The Unionists have demanded that the IRA show signs of its intention to disarm, threatening to collapse the self-rule institutions created by the Good Friday Agreement if there was no progress. But despite criticism from the Irish government and other sections of the Catholic community in Northern Ireland, the IRA refuses to hand over any weapons under duress: An IRA statement accused the Unionists of trying to deal with the issue of arms only on their own terms, adding "those who seek a military victory in this way need to understand that this cannot and will not happen."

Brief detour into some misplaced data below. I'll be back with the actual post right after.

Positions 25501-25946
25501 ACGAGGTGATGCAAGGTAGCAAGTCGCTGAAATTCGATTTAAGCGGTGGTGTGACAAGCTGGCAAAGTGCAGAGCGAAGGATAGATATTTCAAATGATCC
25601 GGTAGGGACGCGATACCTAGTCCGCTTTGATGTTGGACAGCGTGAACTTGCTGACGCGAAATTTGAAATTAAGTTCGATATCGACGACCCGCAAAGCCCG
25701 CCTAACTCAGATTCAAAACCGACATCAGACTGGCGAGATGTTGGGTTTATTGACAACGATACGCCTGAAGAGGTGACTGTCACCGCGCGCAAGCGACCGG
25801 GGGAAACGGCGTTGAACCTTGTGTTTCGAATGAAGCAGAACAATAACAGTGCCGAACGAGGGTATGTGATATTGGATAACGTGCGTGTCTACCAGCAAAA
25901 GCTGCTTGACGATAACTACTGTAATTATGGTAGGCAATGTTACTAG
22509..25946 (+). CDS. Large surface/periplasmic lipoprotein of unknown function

Despite the IRA's hard line, it's unlikely that its weapons which have been silent for five years will be put to use. "The IRA is unlikely to go back to war because there's no sentiment on the ground to back that up," says Hillenbrand. "IRA supporters may not be particularly enthusiastic about reconciliation, but their mood is not for going back to war either." After all, there had been an effective cease-fire in Northern Ireland for three years before the Good Friday Agreement. Still, the peace process is now in even deeper trouble than before: Britain's suspension of the self-rule institutions was designed to press the IRA to start disarming; instead it's pushed them away from the table. And even though there's little danger of an imminent return to violence, political conflict, like nature, hates a vacuum.